When you need to get a new job, the first thing you must learn is how to get a job interview. This is a very distinct step in the process. The interview is key to sealing the deal but getting there is half the battle.
The best way to Increase your Inflow is to increase your income. Many times, you may find that you have hit a ceiling at your current place of work, so one of your options is getting a new job. And, if you don’t get a job interview, you don’t have a chance in getting what you really want, the bigger paycheck.
Your resume is the primary tool needed to get into the door You must get this right, or no one will be interested in talking to you. Another tool that has gained great popularity is your LinkedIn profile. I am always amazed when I begin to help someone in their job search only to find out they have not ever created a presence on this site.
Get a Job Interview by Focusing on First Impressions
Remember, this is all about making a great first impression. The company you are applying to doesn’t know you and they may never meet you. This piece of paper or your online profile is the bridge between applying and interviewing. Experts say that a hiring manager gives your resume 7 seconds. You must get this right, or it is going into the trash can.
Your resume and your LinkedIn profile share several commonalities. I will not be breaking down every aspect of these two tools, but there is one area that is critically important. The Employment History section online and on paper is one of the areas that a person hiring will hone in on. It needs to say a lot and quickly.
Have you ever met someone at a networking event who comes up to you and begins a conversation but won’t stop talking? They keep going on and on and on and you lose interest in whatever they are blabbing about real fast. That is what most job seeker’s Employment History sounds like.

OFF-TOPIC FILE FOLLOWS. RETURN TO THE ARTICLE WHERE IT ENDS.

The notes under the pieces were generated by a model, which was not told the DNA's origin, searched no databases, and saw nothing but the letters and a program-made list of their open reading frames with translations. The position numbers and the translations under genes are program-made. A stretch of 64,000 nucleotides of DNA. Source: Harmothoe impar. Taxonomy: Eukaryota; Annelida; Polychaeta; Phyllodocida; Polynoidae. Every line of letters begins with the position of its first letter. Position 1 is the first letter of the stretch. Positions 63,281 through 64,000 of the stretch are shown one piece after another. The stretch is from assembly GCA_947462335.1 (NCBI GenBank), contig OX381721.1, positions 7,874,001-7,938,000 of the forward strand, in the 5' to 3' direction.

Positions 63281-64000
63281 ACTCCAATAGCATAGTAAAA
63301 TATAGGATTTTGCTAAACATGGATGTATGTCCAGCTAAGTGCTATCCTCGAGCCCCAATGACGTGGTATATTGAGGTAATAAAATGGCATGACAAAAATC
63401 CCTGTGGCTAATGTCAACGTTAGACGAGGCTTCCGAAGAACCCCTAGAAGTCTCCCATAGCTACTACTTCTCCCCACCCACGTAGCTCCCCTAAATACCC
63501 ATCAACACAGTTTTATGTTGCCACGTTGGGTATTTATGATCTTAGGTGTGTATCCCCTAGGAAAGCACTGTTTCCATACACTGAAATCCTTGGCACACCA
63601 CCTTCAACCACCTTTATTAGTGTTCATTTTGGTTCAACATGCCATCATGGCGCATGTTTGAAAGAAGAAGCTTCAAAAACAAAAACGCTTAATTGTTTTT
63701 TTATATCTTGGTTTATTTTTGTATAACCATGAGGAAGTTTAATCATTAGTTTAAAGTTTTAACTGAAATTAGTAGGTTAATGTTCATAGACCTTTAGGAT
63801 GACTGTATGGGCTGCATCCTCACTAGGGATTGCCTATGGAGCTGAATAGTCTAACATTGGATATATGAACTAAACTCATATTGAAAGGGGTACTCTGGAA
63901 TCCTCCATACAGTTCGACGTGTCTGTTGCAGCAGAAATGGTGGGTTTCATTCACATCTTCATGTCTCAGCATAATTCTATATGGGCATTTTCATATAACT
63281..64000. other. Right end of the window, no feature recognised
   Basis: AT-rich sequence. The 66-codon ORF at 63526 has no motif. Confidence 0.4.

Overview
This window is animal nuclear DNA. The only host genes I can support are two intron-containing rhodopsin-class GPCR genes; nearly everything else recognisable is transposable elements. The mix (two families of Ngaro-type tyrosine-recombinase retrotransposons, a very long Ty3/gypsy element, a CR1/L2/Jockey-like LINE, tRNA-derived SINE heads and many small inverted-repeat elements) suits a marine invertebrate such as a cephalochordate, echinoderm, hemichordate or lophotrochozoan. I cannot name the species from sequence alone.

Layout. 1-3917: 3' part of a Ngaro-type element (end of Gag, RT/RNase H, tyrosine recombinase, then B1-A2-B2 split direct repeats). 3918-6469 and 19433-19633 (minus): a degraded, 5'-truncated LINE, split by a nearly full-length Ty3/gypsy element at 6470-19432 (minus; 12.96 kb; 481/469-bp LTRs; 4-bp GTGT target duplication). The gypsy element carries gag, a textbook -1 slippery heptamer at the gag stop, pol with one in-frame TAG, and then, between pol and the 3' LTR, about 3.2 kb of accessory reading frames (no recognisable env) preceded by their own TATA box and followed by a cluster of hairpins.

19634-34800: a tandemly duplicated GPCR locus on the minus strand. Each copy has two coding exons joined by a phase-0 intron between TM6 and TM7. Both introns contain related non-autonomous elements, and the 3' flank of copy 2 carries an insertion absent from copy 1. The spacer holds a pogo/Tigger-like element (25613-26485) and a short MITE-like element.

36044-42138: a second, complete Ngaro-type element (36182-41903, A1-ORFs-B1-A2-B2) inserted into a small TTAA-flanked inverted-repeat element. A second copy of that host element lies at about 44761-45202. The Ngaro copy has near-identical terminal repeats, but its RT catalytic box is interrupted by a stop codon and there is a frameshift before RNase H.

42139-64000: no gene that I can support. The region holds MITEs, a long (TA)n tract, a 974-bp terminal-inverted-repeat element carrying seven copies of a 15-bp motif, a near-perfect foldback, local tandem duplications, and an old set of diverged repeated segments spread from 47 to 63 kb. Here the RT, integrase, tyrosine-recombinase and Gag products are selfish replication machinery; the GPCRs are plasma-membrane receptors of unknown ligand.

You have less than 7 seconds; probably 4 at this point. How are you going to entice the reader to keep going?
Get a Job Interview by being Succinct
Firstly, your resume needs to fit on one single-sided piece of paper. No one has time for your autobiography. You need to sell yourself to this organization by showing them that they should want to learn more about you. Telling your story can come in the interview, and the resume is only the teaser.
Secondly, there is power in the number three. That is how many jobs you should put on your resume as well as your LinkedIn profile. It is just enough to show where you’ve been and what you’ve done. If you have 8 jobs listed, it looks like you can’t hold a job, no matter how long you were at each. Having only one or two jobs listed may make your history look too thin, but if you have only had one job, you can fill it in other ways. (But that’s for a future post.)
Thirdly, as I said, there is power in the number three. There should be no more than 3 bullet points for each job listed. These bullet points are especially important because they will lead the reader’s eye to what follows … the hook. This the most important part of the resume in my opinion.
The Silver Bullet Point
Each bullet point needs to have, you guessed it, 3 elements. These three components are going to allow the hiring person to digest the information in a hurry, and you don’t have much time.
#1 What You Did:
Briefly explain an important task you performed on the job.
- EXAMPLE 1: Assisted clients in analyzing their housing needs
- EXAMPLE 2: Increased efficiency of resident check in/out process
- EXAMPLE 3: Guided senior management in making operational decisions
Notice the action word in this piece that precisely demonstrates what you did.